Five Points of Architecture

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Five Points of Architecture

Le Corbusier is one of the most significant architects from the 20th century. He is known as one of the pioneers of modern architecture due to many of his ideas and ‘recipes’ within architecture. One of his most famous was ‘The Five Point of a New Architecture’ that he had explained in‘L'Esprit Nouveau’and the book‘Vers une architecture’, which he had been developing throughout the 1920s. Le Corbusier’ development of this idea altered the architectural promenade in a new way, which was presented in 1926.[1] The five points are as follows: pilotis, the roof garden, free plan, free façade, and the horizontal window. Le Corbusier used these points as a structural basis for most of his architecture up until the 1950’s, which are evident in many of his designs.

The essay ‘Les Cinq points d'une architecture nouvelle’ by Le Corbusier focuses on questions that are raised within architectural design, suggesting a foundation and arrangement in it. Similar texts for example the progress of ‘cellule’ and figures of the Maison Standardisee, do not have relation to the design process of the five points. The Modulor, which is the study of proportions of the human body scale that is used as a system to plan a number of Le Corbusier’s buildings, is another theoretical attempt, which did not achieve a proper relation to the design process and also the architectural search for form that personifies the five points. On the other hand, these ideas can be portrayed more freely as ‘merely theoretical ideas’.[2] One exception is the concept of the tracis regulateurs (regulating lines), which uses proportions of geometry in buildings. It predicted certain ideas behind the five points in a number of aspects.

The first point is the piloti, which are columns or piers that elevate a structure off the ground. The fact that the structure is lifted provides many functional advantages. As the pilotis raise the building off the ground, it allows circulation beneath the house, which frees the building site, and allows a driveway, parking space, or a garden to be placed beneath the house. The pilotis provides many advantages, and also new constructional possibilities. The artistic moments as well as the extended usefulness are the results of those ‘recherches assidues’ and those ‘acquis de laboratoire’[3]. The same area is also gained on the flat roof. This area is known as the next point, which is the roof garden. This is to balance the green area that was already used by the building and substituted it onto the roof, which is then used for domestic purposes. Free plan is the next point, which means the floor space can be arranged freely without the concern for supporting walls into rooms. Replacing interior load-bearing columns from walls dividing the space, and moving the structure of the building to the exterior is a way to achieve this. Le Corbusier designed an open floor structure called the Dom-ino house in which the model removed load-bearing wall and the supporting beams for the ceiling. This invention was most unexpected at time; it was a ‘forecast of the potentialities of reinforced concrete, of mass-production, of human scale, of the modern factory.[4] The frame did not depend on the floor plans of the house, giving the architect freedom when designing the interior. Free façade is another point. It is the ability of designing the façade freely as the walls are non-supporting, which is the result of the free plan. The next point is the horizontal window. This allows the façade to be cut along its entire length. By doing so it allows maximum illumination, better ventilation and also gives views of the surrounding yard, which is evident in the Villa Savoye.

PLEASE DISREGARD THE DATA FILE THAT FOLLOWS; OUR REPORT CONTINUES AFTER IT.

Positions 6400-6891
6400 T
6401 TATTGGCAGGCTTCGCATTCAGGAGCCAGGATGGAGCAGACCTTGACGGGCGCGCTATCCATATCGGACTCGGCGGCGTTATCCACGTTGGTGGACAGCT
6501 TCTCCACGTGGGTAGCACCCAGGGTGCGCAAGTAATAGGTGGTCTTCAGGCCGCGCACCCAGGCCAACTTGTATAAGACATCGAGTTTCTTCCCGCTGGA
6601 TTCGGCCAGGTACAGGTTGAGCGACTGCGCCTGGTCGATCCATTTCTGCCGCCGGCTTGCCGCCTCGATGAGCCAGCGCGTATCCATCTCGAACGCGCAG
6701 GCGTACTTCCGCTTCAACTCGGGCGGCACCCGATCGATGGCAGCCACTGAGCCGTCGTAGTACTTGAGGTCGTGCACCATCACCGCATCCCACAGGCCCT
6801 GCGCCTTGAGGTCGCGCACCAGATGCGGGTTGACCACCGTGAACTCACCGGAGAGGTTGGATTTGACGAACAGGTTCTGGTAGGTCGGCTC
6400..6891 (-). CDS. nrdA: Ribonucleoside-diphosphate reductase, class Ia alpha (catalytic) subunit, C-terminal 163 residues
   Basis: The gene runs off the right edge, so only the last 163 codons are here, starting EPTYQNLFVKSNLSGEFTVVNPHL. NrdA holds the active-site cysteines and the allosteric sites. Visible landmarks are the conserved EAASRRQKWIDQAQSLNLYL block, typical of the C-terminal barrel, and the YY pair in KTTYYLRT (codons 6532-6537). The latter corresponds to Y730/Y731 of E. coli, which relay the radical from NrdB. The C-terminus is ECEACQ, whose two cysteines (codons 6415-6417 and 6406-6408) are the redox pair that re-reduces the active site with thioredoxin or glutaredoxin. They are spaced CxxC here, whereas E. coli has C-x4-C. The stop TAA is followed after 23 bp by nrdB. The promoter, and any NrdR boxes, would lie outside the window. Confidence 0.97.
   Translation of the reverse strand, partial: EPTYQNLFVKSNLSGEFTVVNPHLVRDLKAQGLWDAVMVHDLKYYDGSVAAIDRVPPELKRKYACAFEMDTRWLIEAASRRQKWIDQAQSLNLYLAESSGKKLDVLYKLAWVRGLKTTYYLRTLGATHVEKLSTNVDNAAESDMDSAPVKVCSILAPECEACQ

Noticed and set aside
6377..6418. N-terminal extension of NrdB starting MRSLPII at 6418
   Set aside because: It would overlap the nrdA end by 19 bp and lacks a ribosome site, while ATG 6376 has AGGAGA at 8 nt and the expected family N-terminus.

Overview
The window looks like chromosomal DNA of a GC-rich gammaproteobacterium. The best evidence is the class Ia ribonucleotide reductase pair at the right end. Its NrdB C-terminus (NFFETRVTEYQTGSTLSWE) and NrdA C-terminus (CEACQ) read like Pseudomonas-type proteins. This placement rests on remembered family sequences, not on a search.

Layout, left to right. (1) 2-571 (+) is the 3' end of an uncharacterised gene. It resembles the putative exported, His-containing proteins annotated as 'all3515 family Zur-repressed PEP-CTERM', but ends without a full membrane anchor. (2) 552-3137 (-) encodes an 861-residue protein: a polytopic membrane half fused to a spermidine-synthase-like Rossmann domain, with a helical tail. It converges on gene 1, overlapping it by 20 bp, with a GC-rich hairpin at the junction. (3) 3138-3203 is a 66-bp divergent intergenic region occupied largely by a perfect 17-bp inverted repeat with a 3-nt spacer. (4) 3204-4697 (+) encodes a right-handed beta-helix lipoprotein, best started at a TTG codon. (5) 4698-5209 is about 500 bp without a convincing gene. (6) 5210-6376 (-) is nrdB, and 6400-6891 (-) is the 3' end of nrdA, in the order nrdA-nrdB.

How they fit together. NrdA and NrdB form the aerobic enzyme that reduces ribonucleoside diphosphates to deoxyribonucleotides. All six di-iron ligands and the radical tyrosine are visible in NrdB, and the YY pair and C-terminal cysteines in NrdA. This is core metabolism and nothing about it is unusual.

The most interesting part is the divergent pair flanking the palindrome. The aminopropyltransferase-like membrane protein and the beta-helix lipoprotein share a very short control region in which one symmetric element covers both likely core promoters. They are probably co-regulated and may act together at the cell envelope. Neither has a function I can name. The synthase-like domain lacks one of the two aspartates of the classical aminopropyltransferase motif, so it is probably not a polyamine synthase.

The five points were demonstrated in many of Le Corbusier's architecture throughout his career. One of first designs that Le Corbusier attempted to include the points in was the Maisons Citrohan. The house was developed through different versions. Numerous elements of the houses design turned out to be essential factors, which make up Le Corbusiers style. Certain characteristics of the Maison Citrohan can be detected in most of the villas in the 1920’s.[5] Maison Citrohan introduced the ‘five points of new architecture’. The house was elevated by pilotis allowing free circulation on the ground, and also consisted of a reinforced-concrete frame structure, which was achieved from the Dom-ino’s constructional system. The open space created by the pilotis and the flat roof increases the small area that already exists. It also had a roof garden/terrace. Le Corbusier voiced himself on the subject of the Maison Citrohan in the first volume of the ‘Oevre compldte’: “Stuttgart, c'est I'occasion enfin!". Le Corbusier did not talk of individual objects or designs; he talked about the constant development of an idea stretched over many cases.[6]